Ukraine wants more guns and fighter planes from the west: given the defining event of my mother’s life, I understand why
Every time I look at the pictures of Mariupol or Kharkiv, I see a corner of Whitechapel in east London. I reacted the same way to images of Aleppo and, before that, Falluja and, before that, Grozny, because buildings crushed to rubble have a sad habit of looking the same. It brings back a memory – or rather something fainter: an inherited memory, one that was passed to me.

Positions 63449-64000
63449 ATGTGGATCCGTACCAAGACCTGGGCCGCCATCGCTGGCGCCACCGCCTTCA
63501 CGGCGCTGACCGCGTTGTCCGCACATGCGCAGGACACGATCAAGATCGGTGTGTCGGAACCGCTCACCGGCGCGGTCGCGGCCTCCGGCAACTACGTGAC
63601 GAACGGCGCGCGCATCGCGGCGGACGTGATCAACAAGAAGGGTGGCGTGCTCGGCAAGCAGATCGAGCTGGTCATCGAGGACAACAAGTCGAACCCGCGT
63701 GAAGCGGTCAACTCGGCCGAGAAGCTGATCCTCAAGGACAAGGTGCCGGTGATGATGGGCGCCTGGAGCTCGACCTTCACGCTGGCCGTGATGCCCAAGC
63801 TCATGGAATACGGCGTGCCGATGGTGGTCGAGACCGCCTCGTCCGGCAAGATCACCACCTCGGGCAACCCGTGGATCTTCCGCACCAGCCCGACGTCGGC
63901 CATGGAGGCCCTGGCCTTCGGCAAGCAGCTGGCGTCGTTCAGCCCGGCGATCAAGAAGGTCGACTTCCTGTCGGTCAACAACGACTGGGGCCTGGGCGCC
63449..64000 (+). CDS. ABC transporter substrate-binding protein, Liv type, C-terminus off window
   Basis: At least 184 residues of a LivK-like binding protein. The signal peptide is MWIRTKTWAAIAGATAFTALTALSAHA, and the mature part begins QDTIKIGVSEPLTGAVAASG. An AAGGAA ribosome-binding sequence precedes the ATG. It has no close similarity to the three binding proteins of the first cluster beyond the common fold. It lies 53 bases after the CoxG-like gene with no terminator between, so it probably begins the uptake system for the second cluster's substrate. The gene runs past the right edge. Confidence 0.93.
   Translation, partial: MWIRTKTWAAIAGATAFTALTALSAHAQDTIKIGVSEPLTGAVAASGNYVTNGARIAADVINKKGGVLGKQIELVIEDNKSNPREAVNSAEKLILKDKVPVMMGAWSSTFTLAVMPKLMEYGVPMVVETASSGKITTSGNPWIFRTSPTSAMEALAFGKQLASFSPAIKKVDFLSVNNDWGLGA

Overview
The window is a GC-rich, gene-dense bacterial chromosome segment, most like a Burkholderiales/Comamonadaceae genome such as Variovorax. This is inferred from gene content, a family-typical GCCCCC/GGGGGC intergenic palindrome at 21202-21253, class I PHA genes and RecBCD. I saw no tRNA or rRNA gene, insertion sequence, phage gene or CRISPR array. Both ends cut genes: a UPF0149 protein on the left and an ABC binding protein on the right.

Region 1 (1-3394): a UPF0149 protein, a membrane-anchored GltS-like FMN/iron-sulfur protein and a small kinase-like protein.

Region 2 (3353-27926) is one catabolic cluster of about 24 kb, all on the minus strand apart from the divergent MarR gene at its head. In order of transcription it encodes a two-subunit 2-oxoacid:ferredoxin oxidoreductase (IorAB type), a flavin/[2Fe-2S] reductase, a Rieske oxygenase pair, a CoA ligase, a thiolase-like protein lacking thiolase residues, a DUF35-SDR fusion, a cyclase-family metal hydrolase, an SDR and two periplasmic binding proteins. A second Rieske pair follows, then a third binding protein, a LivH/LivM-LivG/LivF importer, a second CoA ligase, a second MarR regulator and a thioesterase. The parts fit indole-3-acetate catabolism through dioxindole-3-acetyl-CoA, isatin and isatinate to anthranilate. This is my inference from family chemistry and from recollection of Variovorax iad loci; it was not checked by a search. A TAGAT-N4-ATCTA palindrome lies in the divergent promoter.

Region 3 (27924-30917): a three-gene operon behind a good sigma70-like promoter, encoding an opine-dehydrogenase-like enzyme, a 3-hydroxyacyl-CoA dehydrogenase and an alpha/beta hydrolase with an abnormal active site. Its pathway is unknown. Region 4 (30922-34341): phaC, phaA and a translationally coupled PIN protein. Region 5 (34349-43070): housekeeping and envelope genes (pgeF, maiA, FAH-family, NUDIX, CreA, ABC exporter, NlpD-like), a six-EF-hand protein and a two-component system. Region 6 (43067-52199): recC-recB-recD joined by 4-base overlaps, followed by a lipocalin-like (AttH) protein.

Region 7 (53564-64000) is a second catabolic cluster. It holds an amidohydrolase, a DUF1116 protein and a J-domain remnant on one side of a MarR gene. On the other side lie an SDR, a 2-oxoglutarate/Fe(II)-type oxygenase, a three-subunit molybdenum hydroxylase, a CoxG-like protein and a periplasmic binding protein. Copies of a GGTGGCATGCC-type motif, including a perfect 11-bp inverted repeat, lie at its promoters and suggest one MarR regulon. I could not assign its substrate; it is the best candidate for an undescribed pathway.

Its origin is 27 March 1945; the 77th anniversary is a little over a week away. Early that morning, at 7.21am, a V2 rocket landed on Hughes Mansions, a block of flats on Vallance Road in the East End. It killed 134 people, more or less instantly. Among them were two sisters, Rivvi and Feige (pronounced fay-ghee). Feige Hocherman was 33 and she left behind two children, a son not yet 11 and a daughter aged eight and a quarter. The little girl was my mother, Sara.
Jonathan Freedland is a Guardian columnist. To listen to Jonathan’s podcast Politics Weekly America, search “Politics Weekly America” on Apple, Spotify, Acast or wherever you get your podcasts